Reading 1 - Num 19:7
"After that, the priest must wash his clothes and bathe himself with water. He may then come into the camp, but he will be ceremonially unclean till evening" (Num 19:7).
In the offering of the red heifer, as a means of cleansing from the defilement of death, the priest becomes so much associated with the sacrifice, that he becomes unclean himself. Thus the lesson is taught: to remove death, he must first become subject to it (Rom 8:3; Heb 2:14).
"The ashes of a slain heifer applied to a man defiled by death, was a curing of death by death. This is precisely what has happened in the antitype: Christ, 'through death, destroyed that having the power of death, that is, the devil' (Heb 2:14). How could he do this if he had not in himself the power of death to destroy by dying? He has destroyed death. But in whom? In himself alone as yet. Believers will obtain the benefit by incorporation with him at the resurrection: but, at the present time, the victory is his alone. The fact is plain to everyone. Some who admire Christ are horror-struck at the idea of his having been a partaker of the Adamic condemned nature -- a nature defiled by death because of sin. Their horror is due wholly to too great a confinement of view. They fix their attention on the idea of 'defilement' without remembering that the defilement was undertaken expressly with a view to removal.
"We must have God's revealed object in view. The power of death was there that it might be destroyed. If it was not there, it could not be destroyed. This is the mischief of what may be truly called the Papal view. By denying that Jesus came in the very dying flesh of Adam, it changes the character of the death of Christ into a martyrdom or a punishing of the innocent for the guilty: instead of being what it is revealed to have been -- a declaration of the righteousness of God that He might be just, while the justifier of those who have faith in it for the forgiveness of their sins (Rom 3:24-26)" (RR, Law of Moses 264,265).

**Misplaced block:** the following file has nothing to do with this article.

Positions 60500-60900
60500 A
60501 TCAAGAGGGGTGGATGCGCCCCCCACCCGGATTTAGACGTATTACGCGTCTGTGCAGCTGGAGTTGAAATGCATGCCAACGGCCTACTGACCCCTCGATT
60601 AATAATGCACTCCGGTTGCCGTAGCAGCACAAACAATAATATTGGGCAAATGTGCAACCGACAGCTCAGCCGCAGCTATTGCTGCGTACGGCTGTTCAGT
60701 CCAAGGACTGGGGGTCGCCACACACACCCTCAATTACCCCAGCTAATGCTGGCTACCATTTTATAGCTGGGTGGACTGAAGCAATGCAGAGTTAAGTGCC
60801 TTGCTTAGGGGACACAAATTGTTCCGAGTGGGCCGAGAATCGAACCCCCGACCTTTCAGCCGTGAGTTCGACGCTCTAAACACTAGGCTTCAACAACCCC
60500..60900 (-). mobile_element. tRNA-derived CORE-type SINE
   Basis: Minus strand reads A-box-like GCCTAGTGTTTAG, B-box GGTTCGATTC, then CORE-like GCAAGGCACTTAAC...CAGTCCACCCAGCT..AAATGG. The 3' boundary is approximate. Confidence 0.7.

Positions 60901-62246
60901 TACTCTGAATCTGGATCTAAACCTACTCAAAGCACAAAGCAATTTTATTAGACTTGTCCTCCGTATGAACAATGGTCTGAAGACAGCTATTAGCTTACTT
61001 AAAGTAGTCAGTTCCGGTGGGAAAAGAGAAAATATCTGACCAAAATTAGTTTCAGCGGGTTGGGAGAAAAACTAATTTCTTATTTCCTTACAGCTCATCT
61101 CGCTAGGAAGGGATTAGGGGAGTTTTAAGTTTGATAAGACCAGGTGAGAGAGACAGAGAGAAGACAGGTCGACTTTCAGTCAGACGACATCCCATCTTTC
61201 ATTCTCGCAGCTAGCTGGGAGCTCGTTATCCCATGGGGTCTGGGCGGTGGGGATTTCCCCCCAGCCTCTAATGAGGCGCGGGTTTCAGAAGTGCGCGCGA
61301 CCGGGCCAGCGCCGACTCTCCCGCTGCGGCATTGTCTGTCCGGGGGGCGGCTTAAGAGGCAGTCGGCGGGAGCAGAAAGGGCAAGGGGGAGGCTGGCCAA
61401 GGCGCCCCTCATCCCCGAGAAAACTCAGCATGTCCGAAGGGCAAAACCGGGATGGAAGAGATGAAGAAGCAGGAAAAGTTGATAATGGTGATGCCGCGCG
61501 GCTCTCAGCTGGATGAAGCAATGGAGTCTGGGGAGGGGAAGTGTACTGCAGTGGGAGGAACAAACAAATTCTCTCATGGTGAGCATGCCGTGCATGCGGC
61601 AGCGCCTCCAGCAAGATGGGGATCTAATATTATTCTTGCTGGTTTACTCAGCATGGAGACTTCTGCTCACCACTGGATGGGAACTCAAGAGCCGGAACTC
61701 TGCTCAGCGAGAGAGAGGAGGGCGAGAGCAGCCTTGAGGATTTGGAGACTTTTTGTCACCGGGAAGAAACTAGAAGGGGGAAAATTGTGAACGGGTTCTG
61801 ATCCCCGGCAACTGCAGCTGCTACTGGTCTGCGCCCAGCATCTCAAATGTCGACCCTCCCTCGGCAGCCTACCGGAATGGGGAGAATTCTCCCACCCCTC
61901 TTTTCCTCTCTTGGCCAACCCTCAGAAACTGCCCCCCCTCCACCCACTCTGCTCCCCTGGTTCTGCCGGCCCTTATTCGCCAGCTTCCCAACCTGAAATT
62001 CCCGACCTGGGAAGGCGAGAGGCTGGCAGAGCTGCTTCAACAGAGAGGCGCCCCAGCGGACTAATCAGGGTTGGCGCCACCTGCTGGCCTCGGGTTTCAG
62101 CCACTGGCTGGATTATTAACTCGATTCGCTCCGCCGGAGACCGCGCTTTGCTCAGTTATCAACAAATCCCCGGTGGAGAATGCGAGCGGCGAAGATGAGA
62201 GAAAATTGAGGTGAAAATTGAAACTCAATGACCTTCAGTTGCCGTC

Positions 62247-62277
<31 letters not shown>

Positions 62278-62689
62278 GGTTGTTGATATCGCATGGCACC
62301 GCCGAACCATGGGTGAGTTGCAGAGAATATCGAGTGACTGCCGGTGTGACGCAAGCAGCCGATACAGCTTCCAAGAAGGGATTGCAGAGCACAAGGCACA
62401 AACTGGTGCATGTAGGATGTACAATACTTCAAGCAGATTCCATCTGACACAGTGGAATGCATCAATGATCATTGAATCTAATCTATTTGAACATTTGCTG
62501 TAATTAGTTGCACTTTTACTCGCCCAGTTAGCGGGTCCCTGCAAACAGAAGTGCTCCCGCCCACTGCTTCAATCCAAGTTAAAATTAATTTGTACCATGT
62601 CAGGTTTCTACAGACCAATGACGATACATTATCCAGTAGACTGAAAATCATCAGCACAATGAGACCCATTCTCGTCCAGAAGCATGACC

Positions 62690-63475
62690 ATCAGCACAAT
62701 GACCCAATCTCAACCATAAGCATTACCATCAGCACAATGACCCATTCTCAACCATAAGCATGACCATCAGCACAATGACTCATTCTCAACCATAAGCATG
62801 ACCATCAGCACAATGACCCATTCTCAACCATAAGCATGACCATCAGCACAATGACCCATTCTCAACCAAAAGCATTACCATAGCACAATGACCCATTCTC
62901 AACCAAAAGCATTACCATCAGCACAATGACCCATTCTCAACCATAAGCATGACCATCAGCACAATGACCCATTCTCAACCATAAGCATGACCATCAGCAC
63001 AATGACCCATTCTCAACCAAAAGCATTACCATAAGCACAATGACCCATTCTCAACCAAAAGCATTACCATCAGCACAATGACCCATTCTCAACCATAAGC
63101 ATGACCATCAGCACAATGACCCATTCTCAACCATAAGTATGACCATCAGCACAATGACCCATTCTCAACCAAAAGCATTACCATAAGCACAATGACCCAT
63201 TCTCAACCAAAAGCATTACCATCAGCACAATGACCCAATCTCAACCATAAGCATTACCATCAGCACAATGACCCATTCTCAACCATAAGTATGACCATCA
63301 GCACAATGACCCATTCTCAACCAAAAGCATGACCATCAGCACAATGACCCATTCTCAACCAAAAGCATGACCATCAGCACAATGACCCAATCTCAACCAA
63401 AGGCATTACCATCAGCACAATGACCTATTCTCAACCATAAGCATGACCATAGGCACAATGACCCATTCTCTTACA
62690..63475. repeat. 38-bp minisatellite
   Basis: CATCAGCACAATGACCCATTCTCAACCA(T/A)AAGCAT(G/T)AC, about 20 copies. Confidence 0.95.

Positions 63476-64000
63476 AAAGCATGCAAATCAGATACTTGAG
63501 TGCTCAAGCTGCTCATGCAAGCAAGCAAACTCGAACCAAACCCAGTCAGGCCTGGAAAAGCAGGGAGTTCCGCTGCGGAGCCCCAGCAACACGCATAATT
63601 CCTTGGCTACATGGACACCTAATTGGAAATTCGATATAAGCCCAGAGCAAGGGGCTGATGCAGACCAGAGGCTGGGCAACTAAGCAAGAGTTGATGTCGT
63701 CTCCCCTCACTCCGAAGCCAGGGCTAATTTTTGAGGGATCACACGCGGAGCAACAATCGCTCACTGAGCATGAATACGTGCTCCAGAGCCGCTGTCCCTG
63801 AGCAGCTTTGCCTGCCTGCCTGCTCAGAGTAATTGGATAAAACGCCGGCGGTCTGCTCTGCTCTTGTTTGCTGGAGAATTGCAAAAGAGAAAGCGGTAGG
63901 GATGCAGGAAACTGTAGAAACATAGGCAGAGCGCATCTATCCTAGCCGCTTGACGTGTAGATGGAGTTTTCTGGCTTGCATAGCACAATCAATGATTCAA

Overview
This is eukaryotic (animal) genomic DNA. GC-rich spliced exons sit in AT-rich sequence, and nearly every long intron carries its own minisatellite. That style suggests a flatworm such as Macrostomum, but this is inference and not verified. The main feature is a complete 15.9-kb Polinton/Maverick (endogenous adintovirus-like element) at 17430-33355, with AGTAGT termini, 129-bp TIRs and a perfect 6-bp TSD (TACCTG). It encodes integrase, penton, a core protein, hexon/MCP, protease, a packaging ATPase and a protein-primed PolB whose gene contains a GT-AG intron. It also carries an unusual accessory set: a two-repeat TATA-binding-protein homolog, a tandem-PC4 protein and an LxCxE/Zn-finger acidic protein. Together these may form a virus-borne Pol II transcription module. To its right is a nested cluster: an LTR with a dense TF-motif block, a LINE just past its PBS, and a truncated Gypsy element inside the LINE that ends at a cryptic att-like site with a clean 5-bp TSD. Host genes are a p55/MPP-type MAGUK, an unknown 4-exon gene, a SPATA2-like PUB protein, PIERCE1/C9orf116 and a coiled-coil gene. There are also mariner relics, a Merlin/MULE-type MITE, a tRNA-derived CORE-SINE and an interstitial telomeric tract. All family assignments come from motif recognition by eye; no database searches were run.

Reading 2 - Pro 14:1
"The wise woman builds her house, but with her own hands the foolish one tears hers down" (Pro 14:1).
"Perhaps this has a meaning even on the most material plane. Some women take steps to improve their houses as time goes on, while others let everything go to ruin. We have even heard of people breaking up some of the woodwork of their houses and burning it through foolish indolence or still more foolish anger. On a slightly less material plane we have noticed the extraordinary difference between the woman who builds a home of confidence, unselfishness and love and the one who pulls a home to pieces by suspicion, jealousy and a generally negative attitude. On a higher plane still, the saying is true of the corporate woman formed through the ages. Those who desire to be constituent members of the bride to be, must be wise. They must build the house and not pull it down" (Islip Collyer, "Principles and Proverbs" 134).
Reading 3 - Gal 5:22,23
"But the fruit of the Spirit is love, joy, peace, patience, kindness, goodness, faithfulness, gentleness and self-control. Against such things there is no law" (Gal 5:22,23).
Love is THE 'fruit' of the Spirit. Love is the basis of every other aspect of Spiritual fruit. Therefore, there are not nine separate fruits; rather, there is ONE fruit, in eight separate manifestations:
JOY is love exalted.
PEACE is love in repose.
PATIENCE is love enduring.
KINDNESS is love in society.
GOODNESS is love in action.
FAITHFULNESS is love overcoming.
GENTLENESS is love in submission.
SELF-CONTROL is love under discipline.